The powerful new orchestral work by Sofia Gubaidulina, The Wrath of God, achieved its belated premiere as a highlight at the Wien Modern festival in November.
The world premiere of Sofia Gubaidulina’s new orchestral work The Wrath of God (Der Zorn Gottes), published by Sikorski, made a powerful impression at the Wien Modern festival on 6 November. Originally planned to be unveiled at this year’s Salzburg Easter Festival, the performance was cancelled due to COVID restrictions and there was much anticipation for the delayed premiere in Vienna. The live-streamed concert also included Gubaidulina’s Viola Concerto and featured the ORF Radio Symphony Orchestra Vienna under the baton of Oksana Lyniv, with the premiere demonstrating how the composer's creative powers remain undimmed as she approaches her 90th birthday in 2021.
Enthusiastic press reviews noted the work’s “rhythmically concise, soaring main theme” with an intense symphonic drive drawing parallels to Shostakovich, providing “a gestural motif, an elevation, which finally condenses contrapuntally into a multi-layered texture ...” (Frankfurter Allgemeine Zeitung)
“The Wrath of God is mighty: it is as if Gubaidulina has let the trumpets of Jericho sound. Broad brass salvos are followed by such a deep song of rage that only a composer like Beethoven could have made your ears prick up like this.”
“Like magma bursting from the depths: sharp points twitch in unison with the bass, the heavy brass makes every long note swell threateningly. The jagged line, which soon builds up to a brazen tutti-like violence, recalls the beginnings of Shostakovich’s Symphonies Nos. 5 and 8; one is reminded of the messianic emphasis of fear and terror in the face of the divine…”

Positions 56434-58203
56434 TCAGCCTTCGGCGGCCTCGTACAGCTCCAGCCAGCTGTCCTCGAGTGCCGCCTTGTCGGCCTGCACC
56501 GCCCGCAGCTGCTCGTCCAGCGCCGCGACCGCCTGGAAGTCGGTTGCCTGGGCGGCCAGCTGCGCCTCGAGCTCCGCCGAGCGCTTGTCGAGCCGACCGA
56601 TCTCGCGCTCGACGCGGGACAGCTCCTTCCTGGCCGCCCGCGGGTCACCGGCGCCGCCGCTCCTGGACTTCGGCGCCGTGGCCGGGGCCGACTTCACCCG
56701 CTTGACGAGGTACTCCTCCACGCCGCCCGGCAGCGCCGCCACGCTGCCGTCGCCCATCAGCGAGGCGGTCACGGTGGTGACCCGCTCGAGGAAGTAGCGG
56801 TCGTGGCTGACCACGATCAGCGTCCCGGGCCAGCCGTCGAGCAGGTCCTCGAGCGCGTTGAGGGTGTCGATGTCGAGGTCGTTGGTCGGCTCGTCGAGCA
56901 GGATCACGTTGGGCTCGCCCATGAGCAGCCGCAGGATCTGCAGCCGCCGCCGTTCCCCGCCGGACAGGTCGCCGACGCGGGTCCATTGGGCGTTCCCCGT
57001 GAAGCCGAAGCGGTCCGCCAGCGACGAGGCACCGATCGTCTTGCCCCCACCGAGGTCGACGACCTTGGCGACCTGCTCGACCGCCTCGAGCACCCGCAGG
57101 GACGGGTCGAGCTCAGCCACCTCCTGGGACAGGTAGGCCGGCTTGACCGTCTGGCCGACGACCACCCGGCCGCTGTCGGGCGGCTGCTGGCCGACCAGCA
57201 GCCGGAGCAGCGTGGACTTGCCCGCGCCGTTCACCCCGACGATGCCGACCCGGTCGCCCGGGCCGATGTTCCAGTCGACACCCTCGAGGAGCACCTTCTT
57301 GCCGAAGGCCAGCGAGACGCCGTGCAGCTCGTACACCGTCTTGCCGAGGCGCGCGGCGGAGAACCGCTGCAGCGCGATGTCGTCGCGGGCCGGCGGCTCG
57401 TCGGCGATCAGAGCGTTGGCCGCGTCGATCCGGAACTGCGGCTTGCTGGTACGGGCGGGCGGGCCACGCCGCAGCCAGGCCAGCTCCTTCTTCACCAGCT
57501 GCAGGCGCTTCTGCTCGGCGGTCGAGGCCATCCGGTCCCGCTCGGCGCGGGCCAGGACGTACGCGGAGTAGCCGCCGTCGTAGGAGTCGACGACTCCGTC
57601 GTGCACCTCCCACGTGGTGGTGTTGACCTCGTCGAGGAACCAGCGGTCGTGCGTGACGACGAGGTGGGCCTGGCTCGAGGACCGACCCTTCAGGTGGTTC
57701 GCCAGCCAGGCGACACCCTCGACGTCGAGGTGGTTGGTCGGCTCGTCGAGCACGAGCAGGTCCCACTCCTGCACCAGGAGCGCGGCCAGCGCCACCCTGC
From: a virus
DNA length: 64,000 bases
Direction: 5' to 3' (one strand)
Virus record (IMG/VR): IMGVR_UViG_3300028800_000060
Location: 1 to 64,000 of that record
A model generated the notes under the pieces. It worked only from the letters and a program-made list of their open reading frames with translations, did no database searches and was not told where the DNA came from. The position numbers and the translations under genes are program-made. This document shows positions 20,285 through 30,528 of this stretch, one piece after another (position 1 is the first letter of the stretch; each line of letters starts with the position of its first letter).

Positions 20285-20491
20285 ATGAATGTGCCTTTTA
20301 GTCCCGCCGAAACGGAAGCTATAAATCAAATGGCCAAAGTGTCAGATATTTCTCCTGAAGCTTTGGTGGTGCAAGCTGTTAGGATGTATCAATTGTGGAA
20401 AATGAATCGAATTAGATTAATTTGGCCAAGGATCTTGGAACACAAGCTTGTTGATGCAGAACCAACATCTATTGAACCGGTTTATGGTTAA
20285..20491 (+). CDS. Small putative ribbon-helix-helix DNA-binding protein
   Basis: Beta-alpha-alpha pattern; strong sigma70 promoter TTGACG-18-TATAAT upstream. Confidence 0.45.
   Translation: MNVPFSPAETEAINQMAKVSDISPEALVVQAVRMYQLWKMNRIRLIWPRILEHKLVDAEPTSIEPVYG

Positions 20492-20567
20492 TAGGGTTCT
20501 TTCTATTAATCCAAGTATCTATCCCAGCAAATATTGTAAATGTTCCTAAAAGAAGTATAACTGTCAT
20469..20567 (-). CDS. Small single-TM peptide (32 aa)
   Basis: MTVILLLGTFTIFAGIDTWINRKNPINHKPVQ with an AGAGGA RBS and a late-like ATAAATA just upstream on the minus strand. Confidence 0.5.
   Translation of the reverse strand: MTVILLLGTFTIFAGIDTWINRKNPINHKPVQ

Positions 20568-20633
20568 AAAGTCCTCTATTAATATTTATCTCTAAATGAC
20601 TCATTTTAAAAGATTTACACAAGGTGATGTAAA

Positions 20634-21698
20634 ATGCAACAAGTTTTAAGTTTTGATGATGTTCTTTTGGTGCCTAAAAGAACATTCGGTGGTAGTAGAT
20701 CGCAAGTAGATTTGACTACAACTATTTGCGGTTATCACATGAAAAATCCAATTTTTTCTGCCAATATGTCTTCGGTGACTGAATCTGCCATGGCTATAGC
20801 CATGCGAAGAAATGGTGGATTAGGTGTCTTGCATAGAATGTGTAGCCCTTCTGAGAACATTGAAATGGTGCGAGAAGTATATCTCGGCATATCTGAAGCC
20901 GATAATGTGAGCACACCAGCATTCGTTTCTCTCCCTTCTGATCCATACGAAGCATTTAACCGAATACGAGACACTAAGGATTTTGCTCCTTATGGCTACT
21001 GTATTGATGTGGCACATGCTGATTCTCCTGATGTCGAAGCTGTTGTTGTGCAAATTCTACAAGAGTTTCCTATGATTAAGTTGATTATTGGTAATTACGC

Die Presse am Sonntag
“The Wrath of God was like a wave of brass piling up again and again, countered by adagio-like string passages. At times, the action culminates in slowly rising passages that form a whimpering song of pain. The arsenal of expression also contains percussive energies and dance-like interjections by the woodwinds and moments when horns (and sometimes violin) crave their short solo performances. Also essential is the combination of extremely high and very low instrumental registers until the work ends monumentally and dramatically.”
Gubaidulina’s The Wrath of God grew from thematic material heard in one of the movements of her recent major oratorio On Love and Hate. Dedicated to “the great Beethoven”, the new 18-minute work shows her acknowledging the titan of composers looking over her shoulder and their shared pursuit of a loftier dimension to life, in Gubaidulina’s case intimately connected to her Christian faith.
Future performances of The Wrath of God include its German premiere scheduled for 24 June with Andris Nelsons conducting the Leipzig Gewandhaus Orchestra, reaching the midpoint of a two-season focus on Gubaidulina’s music. Planned spring performances by the Netherlands Radio Philharmonic and the Finnish Radio Symphony Orchestra are being rescheduled due to the COVID pandemic. The composer’s 90th birthday is celebrated on 24 October 2021.
> Further information on Work: The Wrath of God
Photo: Priska Ketterer
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